Snap Judgments from Giants-'Skins
EAST RUTHERFORD, N.J. -- Musings, observations and the occasional insight from the Giants' season-opening 16-7 throttling of the low-octane Redskins, which strangely had all the intensity of a preseason game after the first half ...
Looks like reports of the Giants defensive line's demise were ... you guessed it, greatly exaggerated. Wow, a preseason story line that blew up upon contact with the regular season. That's never happened.
Defensive end Michael Strahan might be a happy and healthy employee of FOX, and the Giants' lone 2007 Pro Bowl selection, sack-man Osi Umenyiora, might have been lost for the season with a knee injury a couple weeks back, but the Giants' D-line can still bring it, folks.
The Giants sacked Redskins quarterback Jason Campbell only once -- on Washington's first play from scrimmage at that -- but that's deceiving because New York pressured the signal-caller consistently and hurried him into several early and inaccurate throws. Defensive end Justin Tuck led the way with that eight-yard sack and two tackles for loss, but re-converted defensive end Mathias Kiwanuka, defensive tackle Fred Robbins and nose tackle Barry Cofield all looked like they had Washington's play calls at times.
"We knew all eyes were going to be on us up front with Strahan retiring and Osi going down,'' said Robbins, who had four tackles and one tackle for a loss. "We know a lot of people are gunning for us, we're the Super Bowl champs. But we also knew we had some guys who can perform. We wanted to show people we still can make it. We can still get after people. We can still do the job.''
Count Campbell among the believers. He might not have had to withstand the same barrage from the Giants that Tom Brady did in the Super Bowl, but he also never managed to get comfortable against the re-tooled New York defensive line. Who had the time?
"They had a lot of speed out there,'' Campbell said. "Osi and Strahan are great players, but tonight they were playing with a lot of speed. They were bringing the house, trying to create pressure and create turnovers.''
The Giants didn't create any Washington turnovers, but they did hold the Redskins to just 51 total yards in the first half, with two offensive first downs. Washington finished with 209 yards of offense, but a good chunk of that came in the fourth quarter, when the Redskins trailed by nine points and the Giants were content to give up yardage as long as they kept the ball in front of it.
"We were feeding off the crowd and feeding off that early sack,'' Cofield said. "A lot of people were writing us off when we lost Osi and Strahan, but we've still got some guys who can play. You would think we struggled last year, instead of won it all.''
The Giants did indeed win it all last year. And from the looks of it early on, if they don't win it all again this season, it won't be because of their defensive line became their weakest link.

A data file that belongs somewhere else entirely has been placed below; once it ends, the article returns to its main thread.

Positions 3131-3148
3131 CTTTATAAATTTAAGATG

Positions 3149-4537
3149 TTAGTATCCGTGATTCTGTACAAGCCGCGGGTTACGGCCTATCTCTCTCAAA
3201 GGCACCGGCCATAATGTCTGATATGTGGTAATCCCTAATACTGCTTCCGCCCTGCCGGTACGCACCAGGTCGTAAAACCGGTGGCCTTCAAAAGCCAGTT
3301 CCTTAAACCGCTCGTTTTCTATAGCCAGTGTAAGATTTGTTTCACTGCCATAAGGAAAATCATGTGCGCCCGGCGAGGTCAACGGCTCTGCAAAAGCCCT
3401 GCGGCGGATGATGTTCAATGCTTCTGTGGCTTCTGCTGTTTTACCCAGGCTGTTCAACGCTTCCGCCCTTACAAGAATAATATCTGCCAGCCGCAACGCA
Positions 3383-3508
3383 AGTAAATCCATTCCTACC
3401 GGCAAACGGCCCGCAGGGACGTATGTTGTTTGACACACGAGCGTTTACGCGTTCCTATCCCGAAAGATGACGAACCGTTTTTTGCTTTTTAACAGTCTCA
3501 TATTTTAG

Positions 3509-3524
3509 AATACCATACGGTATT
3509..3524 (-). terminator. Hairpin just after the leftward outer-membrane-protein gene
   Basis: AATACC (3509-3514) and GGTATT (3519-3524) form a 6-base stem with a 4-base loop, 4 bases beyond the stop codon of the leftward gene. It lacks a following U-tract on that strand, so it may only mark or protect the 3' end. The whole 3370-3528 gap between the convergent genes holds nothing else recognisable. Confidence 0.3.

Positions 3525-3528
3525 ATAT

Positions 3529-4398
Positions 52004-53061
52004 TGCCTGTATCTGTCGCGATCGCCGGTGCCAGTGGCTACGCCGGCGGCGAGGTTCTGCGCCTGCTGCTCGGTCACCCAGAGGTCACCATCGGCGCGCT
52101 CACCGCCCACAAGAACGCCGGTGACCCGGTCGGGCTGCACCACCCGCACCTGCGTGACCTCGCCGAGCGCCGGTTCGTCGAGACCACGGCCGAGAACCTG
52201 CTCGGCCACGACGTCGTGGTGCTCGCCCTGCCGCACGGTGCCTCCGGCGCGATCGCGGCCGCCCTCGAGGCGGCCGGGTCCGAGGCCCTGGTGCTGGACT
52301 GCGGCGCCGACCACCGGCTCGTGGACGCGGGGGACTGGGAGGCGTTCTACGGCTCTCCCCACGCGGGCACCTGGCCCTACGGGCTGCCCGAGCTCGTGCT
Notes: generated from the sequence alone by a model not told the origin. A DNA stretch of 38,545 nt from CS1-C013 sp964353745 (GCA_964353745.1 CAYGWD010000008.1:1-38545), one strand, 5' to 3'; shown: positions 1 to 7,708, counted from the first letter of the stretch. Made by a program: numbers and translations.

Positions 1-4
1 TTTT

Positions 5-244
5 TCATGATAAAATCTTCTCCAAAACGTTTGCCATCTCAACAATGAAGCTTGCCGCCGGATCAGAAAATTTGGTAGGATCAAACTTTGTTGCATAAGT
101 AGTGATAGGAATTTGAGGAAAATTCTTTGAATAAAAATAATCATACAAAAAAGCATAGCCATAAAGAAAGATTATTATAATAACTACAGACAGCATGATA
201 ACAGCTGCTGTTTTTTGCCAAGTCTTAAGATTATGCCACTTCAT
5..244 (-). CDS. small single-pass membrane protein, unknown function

If you were wondering which Redskins offense was for real, the one in Washington's first three preseason games (all victories), or the one that scored just six points and got embarrassed in its final two, I think you got your answer Thursday night.
I'll repeat what I've been writing all preseason: Campbell's transition to head coach Jim Zorn's version of the West Coast offense is not going to be all butterflies and rainbows. It was way back in March that I had one respected NFL offensive mind tell me he had doubts about Campbell's ability to fit his skills into a West Coast attack, and I haven't seen any evidence to erase those questions from my mind.
Campbell simply doesn't have Zorn's offense down yet. At best, he's a work in progress in the West Coast. After Zorn harped all week about Campbell stepping up his tempo and the pace of his decision-making, the fourth-year veteran looked tentative, uncomfortable and never remotely got in sync. The Redskins offense didn't produce a first down for the first 28:50 of the first half, and Campbell was 2-of-6 for 25 yards, with a 12-yard touchdown pass to Santana Moss just 13 seconds before the break.
"Just the whole team, we kept coming up short,'' said Campbell, whose Redskins finished 3 of 13 (23 percent) on third down. "Those third downs, we tried to convert and kept coming up short. I feel like, in the first half, we never got into a rhythm.''
Though Campbell rallied in the fourth quarter statistically to wind up 15 of 27 for 133 yards and that touchdown, his performance didn't look anywhere near that solid. It makes you wonder how long until the "start-Todd Collins" talk starts in D.C.? I'd give it another loss, maybe two, before it's approaching full boil. But it's coming if Campbell doesn't look better. You know it, and I know it.
Not that I think Zorn will flinch and turn to the Redskins veteran backup any time soon. He's way too committed to getting Campbell's game straightened out for that quick panic move.
"We're on our way to the passing game, but we're not there yet,'' Zorn said, somewhat optimistically. "That's what I'm disappointed about. We can't run every down in the ballgame. We've got to be able to throw the ball. We've got to be able to protect. Those are the things we need to improve on. No question about it, it's our passing game.''